QMCECS offers a programme of early evening seminars with speakers from a range of disciplines. We have six seminars a year, and recent speakers have included Sophie Gee (Princeton), Chloe Wigston-Smith (York), Karen Harvey (Birmingham), and Suvir Kaul (Penn). For a list of speakers in the last five years see the seminar archive.
*For Autumn-Winter 2020/2021 we will be presenting our seminars digitally.*
28 October, Lisa Cody (Claremont McKenna College), ‘Whose Body Is It?: Coverture and Consent in Eighteenth-Century English Marriage’. Co-organized with the IHR British History in the Long 18th Century Seminar.
18 November, Stephanie O'Rourke (St Andrews) ‘Forest Histories’. Co-organised with Visual and Material Forum, QMUL. sign up coming soon. sign up here.
Abstract: The forest has its own time—one that does not necessarily align with the timescales that govern the social and political lives of humans. In late eighteenth-century France, this fact was difficult to ignore. Mounting anxieties about timber shortages were coming in conflict with traditional woodlands management and access rights. Politicians and writers were increasingly aware of the distinct historicity of France’s forest. Yet this was also a period during which, it is often observed, the events of the French Revolution were reframing how human history itself was understood.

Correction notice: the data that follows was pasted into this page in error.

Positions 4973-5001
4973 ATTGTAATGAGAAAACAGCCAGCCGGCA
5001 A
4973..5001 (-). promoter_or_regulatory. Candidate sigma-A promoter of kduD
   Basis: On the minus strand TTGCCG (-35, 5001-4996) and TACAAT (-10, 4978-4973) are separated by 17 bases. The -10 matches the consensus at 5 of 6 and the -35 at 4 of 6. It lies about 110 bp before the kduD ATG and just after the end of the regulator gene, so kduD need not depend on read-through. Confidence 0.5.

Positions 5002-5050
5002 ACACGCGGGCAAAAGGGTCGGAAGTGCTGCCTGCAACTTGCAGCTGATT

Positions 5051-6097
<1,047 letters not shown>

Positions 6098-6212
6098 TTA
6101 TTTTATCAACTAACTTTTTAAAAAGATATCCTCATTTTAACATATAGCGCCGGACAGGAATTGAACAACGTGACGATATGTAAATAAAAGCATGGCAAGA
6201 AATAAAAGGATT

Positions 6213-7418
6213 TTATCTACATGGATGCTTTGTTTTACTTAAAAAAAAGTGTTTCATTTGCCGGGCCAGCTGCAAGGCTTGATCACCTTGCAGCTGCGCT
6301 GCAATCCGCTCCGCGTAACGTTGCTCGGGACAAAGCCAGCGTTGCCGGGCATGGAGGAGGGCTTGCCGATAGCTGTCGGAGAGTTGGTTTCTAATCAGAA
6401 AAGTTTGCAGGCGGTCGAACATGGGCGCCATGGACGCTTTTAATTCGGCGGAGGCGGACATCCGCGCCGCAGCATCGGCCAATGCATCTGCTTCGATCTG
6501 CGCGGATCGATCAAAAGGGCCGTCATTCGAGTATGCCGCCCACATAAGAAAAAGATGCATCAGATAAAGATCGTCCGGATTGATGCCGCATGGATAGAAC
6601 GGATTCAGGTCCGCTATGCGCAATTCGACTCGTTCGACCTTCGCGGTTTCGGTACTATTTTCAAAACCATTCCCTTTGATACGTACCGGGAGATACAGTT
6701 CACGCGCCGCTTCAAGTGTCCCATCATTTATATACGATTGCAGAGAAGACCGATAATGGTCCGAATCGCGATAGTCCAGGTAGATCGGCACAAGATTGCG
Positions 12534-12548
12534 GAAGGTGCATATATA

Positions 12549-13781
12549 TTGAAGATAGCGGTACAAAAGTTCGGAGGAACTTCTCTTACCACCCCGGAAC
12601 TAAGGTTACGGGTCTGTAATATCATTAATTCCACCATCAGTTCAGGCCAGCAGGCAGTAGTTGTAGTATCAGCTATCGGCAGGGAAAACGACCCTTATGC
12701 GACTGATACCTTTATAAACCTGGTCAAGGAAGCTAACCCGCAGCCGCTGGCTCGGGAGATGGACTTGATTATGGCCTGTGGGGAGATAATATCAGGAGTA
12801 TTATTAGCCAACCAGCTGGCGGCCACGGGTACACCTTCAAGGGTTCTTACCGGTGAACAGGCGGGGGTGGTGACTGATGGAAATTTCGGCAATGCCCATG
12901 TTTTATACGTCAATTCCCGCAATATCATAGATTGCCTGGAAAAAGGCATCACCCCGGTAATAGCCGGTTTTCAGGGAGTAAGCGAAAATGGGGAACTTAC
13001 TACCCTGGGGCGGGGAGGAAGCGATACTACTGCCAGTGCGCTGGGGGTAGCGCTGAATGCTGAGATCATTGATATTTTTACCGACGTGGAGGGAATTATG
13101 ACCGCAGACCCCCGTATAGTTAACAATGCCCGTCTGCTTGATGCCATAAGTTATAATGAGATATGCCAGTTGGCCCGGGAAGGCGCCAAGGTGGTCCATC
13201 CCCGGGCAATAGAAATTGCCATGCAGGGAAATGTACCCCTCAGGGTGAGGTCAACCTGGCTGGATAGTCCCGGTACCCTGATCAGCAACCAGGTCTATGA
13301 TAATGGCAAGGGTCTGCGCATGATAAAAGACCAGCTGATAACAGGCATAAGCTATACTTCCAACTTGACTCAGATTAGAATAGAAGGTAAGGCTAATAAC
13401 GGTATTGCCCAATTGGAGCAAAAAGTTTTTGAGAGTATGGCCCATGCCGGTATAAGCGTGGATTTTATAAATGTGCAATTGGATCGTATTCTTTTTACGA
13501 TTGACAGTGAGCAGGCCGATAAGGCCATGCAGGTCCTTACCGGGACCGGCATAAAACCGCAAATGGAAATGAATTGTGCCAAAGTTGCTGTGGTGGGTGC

This paper considers how late eighteenth-century landscape paintings accommodated and responded to these developments: the recognition of the forest’s non-human histories, on the one hand, and new ways of framing human history, on the other. I proposes that by picturing the human and the natural alongside one another, certain landscape paintings were uniquely equipped to explore how these histories could be rendered mutually comprehensible.